An hour or so later I was glad I stuck with it because, although slow out of the gate, Kajaki turns into a very fine drama indeed. In fact, to call it utterly gripping would be to damn it with faint praise. Set in 2006, it tells the story of three soldiers from 3 Battalion, Parachute Regiment leaving their outpost near the Kajaki Dam in southern Afghanistan to disable a Taliban roadblock. However, as they traverse a dried-out river bed, one of them steps on a land mine, left over from the Russian occupation in the 1980s. Desperate to help him, his colleagues soon discover they are trapped in an unmarked minefield and that every move could result in blown-off limbs or even death. 

Suddenly, an unremarkable war story turns into an intoxicating mix of horror movie (the men and those trying to help them could be maimed or killed at any time) and stage play (the focus narrows to concentrate on the soldiers, the mine field and little else). It’s incredibly powerful stuff as they try not only to avoid the mines but keep the injured alive long enough for them to be winched out by a helicopter that always seems to be “10 minutes” away. Within moments, all the banter switches to gallows humour and it’s as sad and heartbreaking as it is funny. Director Paul Katis does a fine job of keeping the tension, terror and desperation at fever pitch. At times the film’s second half plays out like an extended version of the infamous Russian roulette scene from the Deer Hunter – you know what’s coming, you just don’t know quite when. 

Glad to say the acting improves further in, too, with Mark Stanley as the ridiculously heroic Tug particularly impressive. Ultimately, though, what I liked about Kajaki most was its refusal to play the simplistic “goodies and baddies” game. What 3 Battalion are up against is the history of a country meddled with far too much by foreign powers, including the UK, and it’s that, rather than the Taliban, that rises up to bite them on the arse.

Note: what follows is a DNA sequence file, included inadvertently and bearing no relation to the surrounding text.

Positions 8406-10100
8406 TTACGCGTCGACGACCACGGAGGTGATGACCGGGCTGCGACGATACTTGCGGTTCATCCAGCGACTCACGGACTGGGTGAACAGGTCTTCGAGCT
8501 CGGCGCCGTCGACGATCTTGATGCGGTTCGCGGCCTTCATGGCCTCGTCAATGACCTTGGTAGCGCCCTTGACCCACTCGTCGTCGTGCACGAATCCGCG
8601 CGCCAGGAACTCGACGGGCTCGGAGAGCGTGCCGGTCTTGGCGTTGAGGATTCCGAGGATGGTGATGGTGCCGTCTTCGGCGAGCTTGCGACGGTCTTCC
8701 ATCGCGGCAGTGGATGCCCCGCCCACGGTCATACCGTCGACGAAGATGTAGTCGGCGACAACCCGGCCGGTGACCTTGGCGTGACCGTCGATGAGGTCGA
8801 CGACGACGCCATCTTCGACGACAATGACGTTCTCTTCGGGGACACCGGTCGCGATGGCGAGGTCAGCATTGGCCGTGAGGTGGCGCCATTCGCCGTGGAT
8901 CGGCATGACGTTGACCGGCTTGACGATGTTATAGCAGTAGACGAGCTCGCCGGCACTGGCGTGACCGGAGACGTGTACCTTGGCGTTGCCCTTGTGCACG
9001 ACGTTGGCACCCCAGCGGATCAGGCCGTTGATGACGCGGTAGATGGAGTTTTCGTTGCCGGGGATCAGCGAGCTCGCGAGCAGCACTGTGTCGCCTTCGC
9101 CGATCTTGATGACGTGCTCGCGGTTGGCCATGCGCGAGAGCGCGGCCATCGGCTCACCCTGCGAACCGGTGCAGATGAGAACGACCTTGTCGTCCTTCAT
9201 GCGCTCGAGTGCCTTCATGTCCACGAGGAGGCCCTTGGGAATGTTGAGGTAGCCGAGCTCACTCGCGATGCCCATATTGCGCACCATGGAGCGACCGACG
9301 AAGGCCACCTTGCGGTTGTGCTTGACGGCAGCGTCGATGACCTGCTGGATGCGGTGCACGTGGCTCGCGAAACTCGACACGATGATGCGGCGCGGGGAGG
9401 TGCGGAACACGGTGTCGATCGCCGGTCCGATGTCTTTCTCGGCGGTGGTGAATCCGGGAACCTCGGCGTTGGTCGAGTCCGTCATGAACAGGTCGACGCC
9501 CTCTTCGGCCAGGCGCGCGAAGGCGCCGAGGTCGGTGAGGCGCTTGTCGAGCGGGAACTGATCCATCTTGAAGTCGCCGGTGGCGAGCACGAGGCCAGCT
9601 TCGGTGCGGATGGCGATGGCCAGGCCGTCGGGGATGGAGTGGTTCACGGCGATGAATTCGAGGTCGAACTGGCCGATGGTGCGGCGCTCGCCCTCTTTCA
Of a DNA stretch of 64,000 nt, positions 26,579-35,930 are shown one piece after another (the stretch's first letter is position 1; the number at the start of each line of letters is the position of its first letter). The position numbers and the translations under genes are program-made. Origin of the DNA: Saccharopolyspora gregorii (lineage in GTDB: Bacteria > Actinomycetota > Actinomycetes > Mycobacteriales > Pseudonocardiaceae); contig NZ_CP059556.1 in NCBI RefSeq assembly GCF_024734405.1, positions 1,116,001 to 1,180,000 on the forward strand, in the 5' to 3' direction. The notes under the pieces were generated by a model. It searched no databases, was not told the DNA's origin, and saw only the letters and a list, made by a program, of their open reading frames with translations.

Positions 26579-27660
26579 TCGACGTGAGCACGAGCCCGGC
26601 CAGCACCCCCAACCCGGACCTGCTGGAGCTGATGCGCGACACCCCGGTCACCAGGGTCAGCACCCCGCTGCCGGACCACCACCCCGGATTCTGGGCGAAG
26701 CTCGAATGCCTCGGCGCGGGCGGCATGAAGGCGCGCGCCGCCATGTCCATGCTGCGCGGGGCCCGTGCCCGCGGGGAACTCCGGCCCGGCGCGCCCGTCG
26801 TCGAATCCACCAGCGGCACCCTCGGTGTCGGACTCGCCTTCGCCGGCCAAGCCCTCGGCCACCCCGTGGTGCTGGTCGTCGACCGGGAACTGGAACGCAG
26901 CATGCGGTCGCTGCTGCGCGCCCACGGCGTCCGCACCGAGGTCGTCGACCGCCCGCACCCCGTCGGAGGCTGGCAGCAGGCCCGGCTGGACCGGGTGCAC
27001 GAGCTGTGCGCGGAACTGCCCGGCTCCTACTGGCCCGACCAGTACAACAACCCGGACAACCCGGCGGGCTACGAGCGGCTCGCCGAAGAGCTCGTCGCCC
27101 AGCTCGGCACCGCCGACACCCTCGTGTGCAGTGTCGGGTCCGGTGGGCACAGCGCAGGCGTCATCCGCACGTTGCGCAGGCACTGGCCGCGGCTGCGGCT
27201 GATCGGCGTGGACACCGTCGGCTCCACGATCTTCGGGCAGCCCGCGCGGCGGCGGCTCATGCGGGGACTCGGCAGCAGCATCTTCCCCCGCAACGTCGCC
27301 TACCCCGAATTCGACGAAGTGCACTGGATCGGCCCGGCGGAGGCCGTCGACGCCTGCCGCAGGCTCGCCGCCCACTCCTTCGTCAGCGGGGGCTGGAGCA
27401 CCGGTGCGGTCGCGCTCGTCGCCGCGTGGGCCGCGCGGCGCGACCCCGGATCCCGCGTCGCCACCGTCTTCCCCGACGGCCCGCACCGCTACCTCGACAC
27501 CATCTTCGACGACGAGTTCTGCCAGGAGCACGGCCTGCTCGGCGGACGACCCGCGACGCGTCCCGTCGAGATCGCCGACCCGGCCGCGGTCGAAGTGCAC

Rating: WWW

Director: Joe Lynch
Starring: Salma Hayek, Hiroyuki Watanabe, Laura Cepeda
Running time: 92 mins
Salma Hayek is the titular Everly, a prostitute who has been working with the police to bring down the local Yakuza. Unfortunately, her plan is discovered and the gangsters’ head honcho Taiko (Hiroyuki Watanabe) – who is also her former lover – puts a price on her head. It makes Everly a target of not just his goons and hitmen but also other sex workers operating out of the same building. Unable to escape, she turns the situation to her advantage, hunkering down in her apartment and – making use of the vast number of firearms stashed there – ambushing anyone who turns up with murder on their mind. Cue gun fights, explosions, knives, swords, torture, lots of blood, hydrochloric acid, martial arts and some sort of bazooka thingy. 

It’s relentless for 90 minutes – maim, kill, breathe, maim, kill, breathe – and unfortunately gets old pretty quickly. Director Joe Lynch is clearly interested in making a modern-day exploitation movie but the likes of I Spit on Your Grave and Last House on the Left were not only raw and prurient but also suffused with black humour and satirical intent. Elery is a vapid and vanilla experience by comparison. The scene I did enjoy featured a monstrously entertaining double act called The Sadist and The Masochist; the former an expert in torture, the latter his pet sociopath. It was like the pair had wandered in from a far better film. Meanwhile, Hayek is always worth watching and she takes to the role of kickass action hero with real gusto. Despite that, though, Elery is little more than Kill Bill for dummies.

Rating: W


WWWW = Wonderful
WWW = Worthwhile
WW = Watchable
W = Woeful